But hold on. Take a closer look at this encouraging claim. The seven cultures listed on Pinker's chart are the Jivaro, two branches of Yanomami, the Mae Enga, Dugum Dani, Murngin, Huli, and Gebusi.
Are these societies actually representative of our hunter-gatherer ancestors?
Are they even hunter-gatherers at all?
Only the Murngin even approach being an immediate-return hunter-gatherer society like our prehistoric ancestors, and they had been living with missionaries, guns, and aluminum powerboats for decades by 1975, when the data Pinker cites were collected.
None of the other societies cited by Pinker are even arguably immediate-return hunter-gatherers like our ancestors. They cultivate yams, bananas, or sugarcane in village gardens while raising domesticated pigs, llamas, or chickens. This is crucial, because societies are far more likely to wage war when they have things worth fighting over (pigs, gardens, settled villages), but tend to be far less conflictive when living as nomadic hunter-gatherers, with little to plunder or defend. Any first-year anthropology student knows this. Presumably, so does Pinker.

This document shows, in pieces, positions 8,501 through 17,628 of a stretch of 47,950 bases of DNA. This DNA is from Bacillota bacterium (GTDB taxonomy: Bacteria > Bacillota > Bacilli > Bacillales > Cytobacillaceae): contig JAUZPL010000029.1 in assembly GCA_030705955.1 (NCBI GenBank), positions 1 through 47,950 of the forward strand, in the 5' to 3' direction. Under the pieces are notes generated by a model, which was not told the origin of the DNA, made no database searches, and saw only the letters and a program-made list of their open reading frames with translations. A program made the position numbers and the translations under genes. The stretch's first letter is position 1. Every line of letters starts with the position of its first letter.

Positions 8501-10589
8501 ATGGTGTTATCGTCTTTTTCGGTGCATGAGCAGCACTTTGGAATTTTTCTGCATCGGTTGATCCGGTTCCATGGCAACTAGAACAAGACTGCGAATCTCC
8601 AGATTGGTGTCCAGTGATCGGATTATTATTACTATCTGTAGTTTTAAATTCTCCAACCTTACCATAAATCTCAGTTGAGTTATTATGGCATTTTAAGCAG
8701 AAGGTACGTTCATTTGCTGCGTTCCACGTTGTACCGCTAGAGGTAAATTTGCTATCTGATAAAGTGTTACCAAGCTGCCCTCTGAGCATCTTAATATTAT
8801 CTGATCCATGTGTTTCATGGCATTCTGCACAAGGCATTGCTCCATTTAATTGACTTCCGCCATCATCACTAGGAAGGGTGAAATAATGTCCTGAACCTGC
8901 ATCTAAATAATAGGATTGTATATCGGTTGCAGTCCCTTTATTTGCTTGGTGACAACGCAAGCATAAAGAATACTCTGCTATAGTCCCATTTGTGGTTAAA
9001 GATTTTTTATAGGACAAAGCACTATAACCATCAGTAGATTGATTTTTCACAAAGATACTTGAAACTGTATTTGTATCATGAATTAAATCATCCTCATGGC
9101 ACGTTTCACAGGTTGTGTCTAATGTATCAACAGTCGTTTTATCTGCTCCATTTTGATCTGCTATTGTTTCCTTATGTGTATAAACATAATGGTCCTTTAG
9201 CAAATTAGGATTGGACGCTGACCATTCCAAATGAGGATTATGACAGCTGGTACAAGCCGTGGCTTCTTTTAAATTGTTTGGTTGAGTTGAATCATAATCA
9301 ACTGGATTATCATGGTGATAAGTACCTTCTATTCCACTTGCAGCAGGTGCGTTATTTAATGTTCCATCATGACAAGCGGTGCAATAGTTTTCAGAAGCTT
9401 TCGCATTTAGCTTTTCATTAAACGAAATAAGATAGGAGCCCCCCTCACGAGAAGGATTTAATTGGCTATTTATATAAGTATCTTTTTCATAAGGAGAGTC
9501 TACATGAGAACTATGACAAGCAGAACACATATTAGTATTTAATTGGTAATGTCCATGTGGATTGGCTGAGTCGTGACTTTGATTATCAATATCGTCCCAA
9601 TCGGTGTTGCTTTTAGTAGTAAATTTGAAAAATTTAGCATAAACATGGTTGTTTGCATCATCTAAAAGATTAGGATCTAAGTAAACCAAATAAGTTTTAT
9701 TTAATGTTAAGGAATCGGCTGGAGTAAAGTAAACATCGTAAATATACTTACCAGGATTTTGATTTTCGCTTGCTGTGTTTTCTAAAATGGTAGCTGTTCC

Beyond the fact that these societies are not remotely representative of our nomadic hunter-gatherer ancestors, there are more problems with the data Pinker cites. Among the Yanomami, true levels of warfare are subject to passionate debate among anthropologists. The Murngin are not typical even of Australian native cultures, representing a bloody exception to the typical pattern of little to no intergroup conflict. Nor does Pinker get the Gebusi right. Bruce Knauft, the anthropologist whose research is cited on this chart, reports that warfare is "rare" among the Gebusi, writing, "Disputes over territory or resources are extremely infrequent and tend to be easily resolved."
To make matters even worse, Pinker juxtaposes these bogus "hunter-gatherer" mortality rates with a tiny bar showing the relatively few "war-related deaths of males in twentieth-century United States and Europe." This is a false comparison because the twentieth century gave birth to "total war" between nations, in which civilians were targeted (Dresden, Hiroshima, Nagasaki... ), so counting only male military deaths requires ignoring all the millions of civilians victimized by war.